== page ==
The Obama administration on Thursday announced $25 million in grants to states and health care systems to launch a national experiment on alternatives to costly medical malpractice lawsuits, wading into a political issue that has long divided Washington.
The White House said the grants will be up to $3 million each for three years. They can be used to examine a broad range of ideas, including programs in which doctors and hospitals quickly acknowledge a mistake, offer an apology and restitution, and pledge to take corrective action to avoid harming future patients.
The Health and Human Services Department will conduct a review of existing programs to determine what works and which ones deserve grant money.
The issue of how to rein in the costs associated with medical malpractice, from expensive lawsuits to sky high premiums paid by doctors, has pitted lawmakers and interest groups against each other for years.
Doctors groups, with the support of conservatives, have pushed for national limits on jury awards for pain and suffering. Trial lawyers, with the backing of Democrats, argue that such action would harm aggrieved patients and their families seeking restitution.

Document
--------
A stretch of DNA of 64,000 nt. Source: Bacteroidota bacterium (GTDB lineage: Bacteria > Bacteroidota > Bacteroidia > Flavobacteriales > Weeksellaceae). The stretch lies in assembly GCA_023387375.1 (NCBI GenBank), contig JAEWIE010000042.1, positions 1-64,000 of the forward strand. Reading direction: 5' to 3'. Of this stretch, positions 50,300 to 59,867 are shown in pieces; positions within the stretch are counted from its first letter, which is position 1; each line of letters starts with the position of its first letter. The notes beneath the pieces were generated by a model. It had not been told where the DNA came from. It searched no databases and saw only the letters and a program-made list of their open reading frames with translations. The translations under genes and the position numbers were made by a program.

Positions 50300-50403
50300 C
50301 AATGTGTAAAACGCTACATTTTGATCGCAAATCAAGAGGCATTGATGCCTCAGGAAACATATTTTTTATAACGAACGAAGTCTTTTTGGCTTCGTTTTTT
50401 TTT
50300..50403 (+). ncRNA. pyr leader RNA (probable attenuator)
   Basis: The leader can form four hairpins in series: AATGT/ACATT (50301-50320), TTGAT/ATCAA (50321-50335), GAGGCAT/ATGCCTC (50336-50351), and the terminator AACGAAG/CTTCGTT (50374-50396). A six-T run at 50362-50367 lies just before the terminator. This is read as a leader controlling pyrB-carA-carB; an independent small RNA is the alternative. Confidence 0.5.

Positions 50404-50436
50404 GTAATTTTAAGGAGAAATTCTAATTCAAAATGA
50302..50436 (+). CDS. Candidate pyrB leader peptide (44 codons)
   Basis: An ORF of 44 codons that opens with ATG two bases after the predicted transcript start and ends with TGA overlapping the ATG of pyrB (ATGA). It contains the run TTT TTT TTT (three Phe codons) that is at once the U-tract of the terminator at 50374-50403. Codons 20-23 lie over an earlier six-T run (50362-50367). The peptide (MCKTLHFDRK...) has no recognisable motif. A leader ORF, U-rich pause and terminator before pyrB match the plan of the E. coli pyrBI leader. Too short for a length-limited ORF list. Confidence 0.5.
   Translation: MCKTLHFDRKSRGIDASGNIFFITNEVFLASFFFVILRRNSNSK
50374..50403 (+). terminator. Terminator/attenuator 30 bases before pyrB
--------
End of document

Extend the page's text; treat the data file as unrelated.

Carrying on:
Preventable medical errors are estimated to cause 44,000 to 98,000 deaths a year.
The announcement Thursday follows President Barack Obama's pledge in his speech last week to take on the issue. The president said that while he doesn't see malpractice changes as a "silver bullet," he's talked to enough doctors to suspect that fear of litigation contributes to unnecessary costs.
At the White House, Health and Human Services Secretary Kathleen Sebelius said Washington should learn from what states are doing on this subject.
"States are the laboratories of innovation," said Sebelius, a former governor of Kansas.